Complete Denture is a dental prosthesis that replaces all of the natural dentition and associated structures of the maxilla or mandible. It is entirely supported by tissues – mucous membrane, connective tissues and underlying bone.
Complete Denture Prosthodontics involves the replacement of the lost natural dentition and associated structures of the maxilla and mandible for patients who have lost all their remaining natural teeth or roots to provide more favorable support and stability for the resultant denture, with the preservation of alveolar bone being perhaps a far more important concurrent end result.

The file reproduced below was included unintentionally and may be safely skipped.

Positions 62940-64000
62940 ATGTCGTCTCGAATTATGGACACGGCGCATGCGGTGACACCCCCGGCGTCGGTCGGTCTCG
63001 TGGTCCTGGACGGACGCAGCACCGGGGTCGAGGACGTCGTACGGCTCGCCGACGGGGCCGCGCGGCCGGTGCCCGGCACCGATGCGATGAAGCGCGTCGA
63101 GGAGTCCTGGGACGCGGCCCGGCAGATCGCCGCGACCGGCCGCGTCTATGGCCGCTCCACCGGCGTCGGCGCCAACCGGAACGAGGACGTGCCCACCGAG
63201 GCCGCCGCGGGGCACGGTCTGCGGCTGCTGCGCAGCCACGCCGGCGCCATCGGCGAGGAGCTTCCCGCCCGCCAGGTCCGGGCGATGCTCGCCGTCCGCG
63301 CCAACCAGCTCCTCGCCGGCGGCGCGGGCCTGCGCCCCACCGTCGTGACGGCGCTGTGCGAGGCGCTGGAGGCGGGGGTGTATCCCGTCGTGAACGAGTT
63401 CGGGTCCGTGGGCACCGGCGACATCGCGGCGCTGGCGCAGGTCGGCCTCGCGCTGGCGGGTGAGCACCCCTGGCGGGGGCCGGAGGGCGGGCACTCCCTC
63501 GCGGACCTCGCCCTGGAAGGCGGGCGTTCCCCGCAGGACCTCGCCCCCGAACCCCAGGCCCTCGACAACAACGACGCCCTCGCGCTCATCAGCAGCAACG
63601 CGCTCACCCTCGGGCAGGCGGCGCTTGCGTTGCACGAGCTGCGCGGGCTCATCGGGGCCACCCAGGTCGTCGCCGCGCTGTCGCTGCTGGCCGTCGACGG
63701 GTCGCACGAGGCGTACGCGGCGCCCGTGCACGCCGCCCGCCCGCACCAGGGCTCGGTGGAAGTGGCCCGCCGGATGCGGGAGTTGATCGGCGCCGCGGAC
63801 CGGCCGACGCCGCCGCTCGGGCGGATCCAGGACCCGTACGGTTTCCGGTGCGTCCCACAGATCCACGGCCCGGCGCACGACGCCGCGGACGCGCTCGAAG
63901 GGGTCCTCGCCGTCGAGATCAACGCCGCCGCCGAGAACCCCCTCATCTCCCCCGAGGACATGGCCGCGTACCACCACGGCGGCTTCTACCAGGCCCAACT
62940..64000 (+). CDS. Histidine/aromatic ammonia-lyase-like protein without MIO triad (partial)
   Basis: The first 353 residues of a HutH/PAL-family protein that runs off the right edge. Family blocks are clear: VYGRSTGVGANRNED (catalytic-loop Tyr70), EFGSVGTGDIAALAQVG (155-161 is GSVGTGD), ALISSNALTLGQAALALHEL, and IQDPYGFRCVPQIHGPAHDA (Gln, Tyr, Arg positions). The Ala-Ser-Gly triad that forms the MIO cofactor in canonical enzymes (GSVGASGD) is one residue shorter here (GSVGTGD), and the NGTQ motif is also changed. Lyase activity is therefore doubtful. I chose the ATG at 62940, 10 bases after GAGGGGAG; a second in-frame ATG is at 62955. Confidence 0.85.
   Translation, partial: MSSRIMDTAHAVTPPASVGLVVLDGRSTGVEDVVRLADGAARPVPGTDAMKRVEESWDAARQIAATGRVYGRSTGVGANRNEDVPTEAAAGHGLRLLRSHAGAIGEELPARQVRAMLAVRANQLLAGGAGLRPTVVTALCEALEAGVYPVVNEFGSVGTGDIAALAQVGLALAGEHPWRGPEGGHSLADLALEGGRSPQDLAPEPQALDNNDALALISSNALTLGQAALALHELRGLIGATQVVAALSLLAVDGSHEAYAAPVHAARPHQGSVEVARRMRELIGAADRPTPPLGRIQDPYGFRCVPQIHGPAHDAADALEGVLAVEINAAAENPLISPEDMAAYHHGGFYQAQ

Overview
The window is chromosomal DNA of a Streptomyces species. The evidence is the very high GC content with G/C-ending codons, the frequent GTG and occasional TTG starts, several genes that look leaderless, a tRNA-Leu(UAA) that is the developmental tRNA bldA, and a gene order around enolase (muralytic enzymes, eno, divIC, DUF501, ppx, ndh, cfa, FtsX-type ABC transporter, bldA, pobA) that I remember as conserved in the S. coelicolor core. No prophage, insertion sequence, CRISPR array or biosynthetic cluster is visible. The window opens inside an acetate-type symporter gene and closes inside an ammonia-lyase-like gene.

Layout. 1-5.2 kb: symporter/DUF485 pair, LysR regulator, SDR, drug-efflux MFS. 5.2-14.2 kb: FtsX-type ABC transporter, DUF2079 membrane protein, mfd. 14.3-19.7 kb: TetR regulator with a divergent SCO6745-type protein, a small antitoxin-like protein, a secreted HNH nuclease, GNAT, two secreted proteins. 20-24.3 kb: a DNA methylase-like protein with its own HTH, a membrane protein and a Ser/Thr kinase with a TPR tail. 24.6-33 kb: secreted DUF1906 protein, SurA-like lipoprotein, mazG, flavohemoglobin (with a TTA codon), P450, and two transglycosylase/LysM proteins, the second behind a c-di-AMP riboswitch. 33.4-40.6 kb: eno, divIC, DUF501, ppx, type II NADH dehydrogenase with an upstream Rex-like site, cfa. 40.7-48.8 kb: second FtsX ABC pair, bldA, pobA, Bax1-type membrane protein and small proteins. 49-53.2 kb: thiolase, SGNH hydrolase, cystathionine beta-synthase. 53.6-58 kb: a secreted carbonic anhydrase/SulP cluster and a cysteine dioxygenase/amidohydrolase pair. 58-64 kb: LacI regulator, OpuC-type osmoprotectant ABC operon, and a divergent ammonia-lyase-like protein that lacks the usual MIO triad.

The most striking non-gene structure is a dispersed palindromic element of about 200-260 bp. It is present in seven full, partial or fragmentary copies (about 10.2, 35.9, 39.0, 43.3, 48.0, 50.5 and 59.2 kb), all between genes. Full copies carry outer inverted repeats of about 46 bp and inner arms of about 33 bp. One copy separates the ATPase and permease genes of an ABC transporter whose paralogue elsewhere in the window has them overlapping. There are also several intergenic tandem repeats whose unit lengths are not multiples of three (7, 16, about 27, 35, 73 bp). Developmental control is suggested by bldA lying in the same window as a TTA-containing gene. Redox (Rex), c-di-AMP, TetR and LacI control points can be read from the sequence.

Success in Complete Denture Treatment does not evolve solely from a patient’s willingness, but also from the physical and psychological ability to adapt to the new dental prosthesis.
Four Essentials for the Efficient Functioning of Complete Dentures
Adequate Muscle balance
Adequate Occlusal balance
Primary retention of complete denture through adhesion and cohesion is described as:
retentive force = 2 x surface tension x surface area / fluid film thickness
The thinner the saliva between the denture base and mucosa, the more retentive will be the complete denture. To achieve this, the denture base should be accurately adapted to the mucosa. The surface area of the denture covering the mucosa has a double positive effect on the retention.
Pictures of Complete Dentures
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- This page was created on October 9 2011